f. 9v, Dominus Petrus de Belfort deinde Gregorius .XI. papa electus anno 137[?] sedit annis circa sex obiit et sepultus Rome anno prenotato; Flores rubei aquam oderiferam distillabunt.; [Gregory IX]; incipit, "Obscuratum est aureu[?] mutatus est color…";

Prophecy XV
f 10, Dominus Bartholomeus de Neapolis episcopus barenlis deinde Urbanus .VI. papa incipit electus anno 1378 sedit annis .xiii. obiit Rome 1390; Terribilis es et quis resistet tibi; [Urban VI]; incipit, "Hec est ferra ulima aspectu terribilis…";

II.
Genus nequam Prophecies
Prophecy XVI
f. 10v, Dominus Petrus de Tomacelis de Neapoli deinde Bonifacius .9. papa ellectus anno 1388 sedit annis .15. obiit Rome ibidem sepultus; Principium malorum, ypocrisis habundabit – Hic incipiunt descriptiones prophetarum venerabilis et deo devoti Anselmi episcopi Marsicanie; [Boniface IX], (a variant from the standard text, indicating that the reading found here is older that that in the printed edition); incipit, "[…] pastens et in quinto romam…" [Script partially erased];

Prophecy XVII
f. 11, Dominus Cosmas de Scemona deinde Innocentius .7. papa ellectus anno 1440 sedit anno uno mortuus et sepultus Rome; Decime disipabuntur in effusione sanguinis; [Innocent VII], but with the picture for prophecy XIX; incipit, "Secundus est filius alia ferra volans…";.

Prophecy XVIII
f. 11v, Dominus Angelus Corerio de Venetiis deinde Gregorius .12. papa electus anno 1406 sedit annos duos en dimidio, privatus fuit per concilium Pisanis 1408 legatus marchie Anconitarie mortuus sepultus; Poenitentia vestigia Simonis magis tenebit; [Gregory XII]; incipit, "Duplitium et triplitium […] avis eque cruciferra avis…";

Prophecy XIX
f. 12, Dominus Petrus de Candia ordinis minorum deinde Alexander .5. papa electus anno 1409 sedit mensibus octo cum dimidio mortuus Bononie ibidem sepultus 1410 mense madii; Confusio et error incitabitur; [Alexander V], but with the picture for prophecy XVII; incipit "Iste collus quartus ab ursa carens gladiis homo movens…";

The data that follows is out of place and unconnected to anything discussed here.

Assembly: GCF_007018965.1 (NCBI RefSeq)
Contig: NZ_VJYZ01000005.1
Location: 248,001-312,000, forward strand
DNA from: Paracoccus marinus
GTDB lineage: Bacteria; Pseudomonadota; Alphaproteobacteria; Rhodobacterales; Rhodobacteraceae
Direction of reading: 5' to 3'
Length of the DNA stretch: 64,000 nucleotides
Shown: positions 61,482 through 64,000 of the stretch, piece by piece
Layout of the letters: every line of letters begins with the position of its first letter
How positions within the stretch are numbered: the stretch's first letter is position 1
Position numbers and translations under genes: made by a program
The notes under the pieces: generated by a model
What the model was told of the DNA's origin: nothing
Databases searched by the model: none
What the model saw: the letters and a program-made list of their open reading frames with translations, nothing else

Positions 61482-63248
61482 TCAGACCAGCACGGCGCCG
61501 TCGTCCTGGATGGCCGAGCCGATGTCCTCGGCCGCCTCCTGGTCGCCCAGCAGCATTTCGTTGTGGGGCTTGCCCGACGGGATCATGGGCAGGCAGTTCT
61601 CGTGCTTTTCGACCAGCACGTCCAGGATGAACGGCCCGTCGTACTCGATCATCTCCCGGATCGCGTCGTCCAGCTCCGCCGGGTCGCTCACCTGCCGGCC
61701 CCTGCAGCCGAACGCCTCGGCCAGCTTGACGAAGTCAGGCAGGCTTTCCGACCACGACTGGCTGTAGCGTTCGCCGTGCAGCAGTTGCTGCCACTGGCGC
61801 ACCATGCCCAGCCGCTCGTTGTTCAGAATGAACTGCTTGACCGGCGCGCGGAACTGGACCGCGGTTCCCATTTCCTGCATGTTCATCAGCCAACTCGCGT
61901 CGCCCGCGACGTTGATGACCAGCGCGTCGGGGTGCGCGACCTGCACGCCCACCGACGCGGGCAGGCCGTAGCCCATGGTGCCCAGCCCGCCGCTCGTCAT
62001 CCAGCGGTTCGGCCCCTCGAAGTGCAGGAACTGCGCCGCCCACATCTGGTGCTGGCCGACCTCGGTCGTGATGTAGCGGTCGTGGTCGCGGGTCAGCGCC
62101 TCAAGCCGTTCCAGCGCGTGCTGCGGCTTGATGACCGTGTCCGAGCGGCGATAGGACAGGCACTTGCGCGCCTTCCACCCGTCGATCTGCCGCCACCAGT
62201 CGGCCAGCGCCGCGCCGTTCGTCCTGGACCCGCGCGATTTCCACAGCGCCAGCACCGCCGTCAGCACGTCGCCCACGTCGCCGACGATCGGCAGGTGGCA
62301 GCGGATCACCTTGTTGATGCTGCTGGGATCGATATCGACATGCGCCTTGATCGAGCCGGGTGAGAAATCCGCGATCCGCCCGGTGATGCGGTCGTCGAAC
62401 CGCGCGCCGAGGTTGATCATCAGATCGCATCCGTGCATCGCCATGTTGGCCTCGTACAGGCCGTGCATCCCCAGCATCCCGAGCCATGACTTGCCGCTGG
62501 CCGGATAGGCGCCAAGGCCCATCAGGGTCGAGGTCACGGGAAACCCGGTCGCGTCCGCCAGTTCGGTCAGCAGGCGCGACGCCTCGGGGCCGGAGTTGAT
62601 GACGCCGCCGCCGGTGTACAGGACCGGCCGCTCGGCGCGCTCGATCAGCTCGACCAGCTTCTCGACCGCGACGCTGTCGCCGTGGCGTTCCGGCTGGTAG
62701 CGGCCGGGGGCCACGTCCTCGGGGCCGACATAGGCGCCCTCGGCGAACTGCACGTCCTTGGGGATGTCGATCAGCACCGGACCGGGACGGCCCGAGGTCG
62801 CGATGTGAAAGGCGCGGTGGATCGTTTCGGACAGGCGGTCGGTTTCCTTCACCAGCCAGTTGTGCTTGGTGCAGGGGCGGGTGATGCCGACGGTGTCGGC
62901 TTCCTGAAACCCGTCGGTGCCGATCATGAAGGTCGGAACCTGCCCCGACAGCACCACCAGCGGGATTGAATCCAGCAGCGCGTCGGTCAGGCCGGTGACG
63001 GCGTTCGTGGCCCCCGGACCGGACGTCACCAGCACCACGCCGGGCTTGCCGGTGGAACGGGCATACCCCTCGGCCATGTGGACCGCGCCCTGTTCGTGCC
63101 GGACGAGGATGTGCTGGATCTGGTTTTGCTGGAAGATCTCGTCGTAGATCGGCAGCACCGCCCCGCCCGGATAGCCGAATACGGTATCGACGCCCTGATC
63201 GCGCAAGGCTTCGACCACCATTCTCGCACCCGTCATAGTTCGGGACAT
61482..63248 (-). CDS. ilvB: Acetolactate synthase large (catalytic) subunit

Prophecy XX
f. 12v, Dominus Bladasar Cosia deinde Johanes papa 23 electus anno 1410 de mense maii sedit annis quinque, privatus per concilium Constancie et in carcere politus deinde conductus in Ytaliam [??]fugit [ - ] reconciliatus cardinalatum accepit mortus et sepultus Flerencie 1419; Elatio paupertatis, obedientia, castitas, castrimargiae et ypocricarum destructio; [John XXIII]; incipit, "Vide virum iterum alienum…";

Prophecy XXI
f. 13, Dominus Otto de Columna de Roma deinde Martinus papa .5. electus anno 1417 die .xi. novembris in concilio Constancie mortuus et sepultus Rome 1431 die .19. februaris; Incisio, ypocrisis in abominatione erit; [Martin V]; incipit "Vaccha ante quintum cum fillis urse pascentis…";

Prophecy XXII
f. 13v, Dominus Gabriel Condulmario de Venetiis deinde Eugenius .4. papa ellectus anno domini 1430; Occisio filii Baleal sectabuntur; [Eugene IV]; incipit, "Hec est alia ursa…";

Prophecy XXIII
f. 14, Potestas, cenobia ad locum pastorum redibit; [Nicholas V]; incipit, "Heu missa civitas substinens passiones miserabiles…";

Prophecy XXV
f. 14v, Potestas unitas erit; [Callistus III]; incipit, "Veteri Roma plena…";

Prophecy XXIV
f. 15, Dominus Odello de Columna deinde Martinus papa quintus ; Bona gratia symonia cessabit; [Martin V]; "Vulpina figurasti amicitiam pacientem…";

Prophecy XXVI